Civil rights groups filed a lawsuit Monday night against the Alamance County sheriff and the Graham police chief aimed at protecting marchers in Graham today. Law enforcement officers pepper sprayed demonstrators who were participating in a march to the polls Saturday.
The ACLU of North Carolina and the Lawyers’ Committee for Civil Rights Under Law filed the lawsuit in federal court seeking a temporary restraining order on behalf of the Rev. Gregory Drumwright, who led Saturday’s march, a Graham resident, and the racial justice organization Justice For the Next Generation.
Drumwright plans another March in Graham today.
“Law enforcement officers in Graham violently interfered with voters’ march to the polls on Saturday and suppressed a peaceful and lawful assembly,” Chantal Stevens, ACLU North Carolina executive director said in a statement.
During Saturday’s march, law enforcement deployed pepper spray after demonstrators had stopped for 8 minutes and 46 seconds, the time that a former Minneapolis police officer knelt on George Floyd’s neck.
At a press conference Sunday, police Lt. Daniel Sisk said law enforcement sprayed pepper foggers because demonstrators were blocking the road. There was no road closure authorized, he said, but there was an agreement allowing demonstrators to pause for less than nine minutes.
“After about nine minutes, we told them they needed to clear the road,” Sisk said.”When they had no intention to clear the road, we sprayed a couple of sprays on the ground.”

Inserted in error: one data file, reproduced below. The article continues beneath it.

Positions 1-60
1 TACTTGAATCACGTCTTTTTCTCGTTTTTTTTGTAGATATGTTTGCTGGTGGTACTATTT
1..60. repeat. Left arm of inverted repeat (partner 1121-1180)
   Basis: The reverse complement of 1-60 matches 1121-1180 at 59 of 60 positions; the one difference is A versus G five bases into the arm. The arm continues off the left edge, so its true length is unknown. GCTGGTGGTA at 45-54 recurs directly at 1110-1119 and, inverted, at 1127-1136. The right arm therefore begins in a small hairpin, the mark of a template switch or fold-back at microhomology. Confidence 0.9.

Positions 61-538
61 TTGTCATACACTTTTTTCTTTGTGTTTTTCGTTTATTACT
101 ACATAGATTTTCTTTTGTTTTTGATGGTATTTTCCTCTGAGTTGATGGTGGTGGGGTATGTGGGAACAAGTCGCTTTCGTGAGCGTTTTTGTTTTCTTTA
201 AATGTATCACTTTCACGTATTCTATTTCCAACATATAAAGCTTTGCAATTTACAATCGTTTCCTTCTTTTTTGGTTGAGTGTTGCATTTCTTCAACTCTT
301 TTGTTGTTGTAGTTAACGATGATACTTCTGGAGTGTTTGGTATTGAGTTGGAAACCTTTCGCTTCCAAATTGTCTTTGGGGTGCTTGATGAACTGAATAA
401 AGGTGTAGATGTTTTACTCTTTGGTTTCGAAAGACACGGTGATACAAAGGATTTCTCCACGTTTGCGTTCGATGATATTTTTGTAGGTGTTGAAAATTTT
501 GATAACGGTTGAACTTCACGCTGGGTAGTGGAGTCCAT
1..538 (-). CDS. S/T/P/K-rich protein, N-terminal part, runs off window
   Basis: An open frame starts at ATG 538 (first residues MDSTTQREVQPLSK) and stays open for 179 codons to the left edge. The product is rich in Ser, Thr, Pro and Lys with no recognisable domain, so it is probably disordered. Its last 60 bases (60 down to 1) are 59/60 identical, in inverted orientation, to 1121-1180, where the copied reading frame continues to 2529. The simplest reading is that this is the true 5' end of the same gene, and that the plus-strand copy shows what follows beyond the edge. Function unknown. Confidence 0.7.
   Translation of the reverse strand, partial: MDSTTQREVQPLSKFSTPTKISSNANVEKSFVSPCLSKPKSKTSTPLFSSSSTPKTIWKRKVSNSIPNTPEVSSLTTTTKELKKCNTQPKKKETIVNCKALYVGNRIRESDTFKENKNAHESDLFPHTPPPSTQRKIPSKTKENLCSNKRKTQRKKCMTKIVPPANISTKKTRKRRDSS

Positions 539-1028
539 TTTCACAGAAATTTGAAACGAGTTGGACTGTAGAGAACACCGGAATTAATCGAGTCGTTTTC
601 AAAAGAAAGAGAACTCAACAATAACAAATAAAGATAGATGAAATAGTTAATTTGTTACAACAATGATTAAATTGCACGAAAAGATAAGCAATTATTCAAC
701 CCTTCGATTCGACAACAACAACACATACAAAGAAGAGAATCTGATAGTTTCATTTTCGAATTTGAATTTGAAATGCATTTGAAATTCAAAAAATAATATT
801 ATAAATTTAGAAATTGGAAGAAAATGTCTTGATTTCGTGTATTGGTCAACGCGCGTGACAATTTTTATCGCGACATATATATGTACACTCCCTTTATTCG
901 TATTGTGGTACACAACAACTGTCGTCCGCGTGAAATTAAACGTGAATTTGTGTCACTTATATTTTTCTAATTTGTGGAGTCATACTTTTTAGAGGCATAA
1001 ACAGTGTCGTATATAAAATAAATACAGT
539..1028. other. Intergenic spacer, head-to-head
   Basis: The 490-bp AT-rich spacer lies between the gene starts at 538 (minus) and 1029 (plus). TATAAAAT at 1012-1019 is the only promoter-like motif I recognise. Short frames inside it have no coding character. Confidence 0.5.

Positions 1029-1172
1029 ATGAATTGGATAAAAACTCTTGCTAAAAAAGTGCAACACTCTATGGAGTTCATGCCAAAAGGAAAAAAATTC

At a news conference Sunday, Drumwright said law enforcement was intent on creating a hazard while marchers were having a peaceful rally.
“What did we do that would warrant the use of excessive force or the use of pepper spray or tear gas?” he said.
The lawsuit says Sheriff’s deputies pepper sprayed a five-year-old and an 11-year-old, who vomited after being sprayed. A 3-year-old affected by the pepper spray vomited, the lawsuit says.
In a story published this morning in Raleigh’s News & Observer, a pair of national experts on policing demonstrations condemned the actions of law enforcement officers as excessive.
One of those experts — John Noakes, professor of sociology, anthropology and criminal justice at Arcadia University in Pennsylvania — described the use of pepper spray on a group that included children and seniors “stunning” and said it “flies in the face of best practices.”
Click here to read the complaint in the lawsuit.
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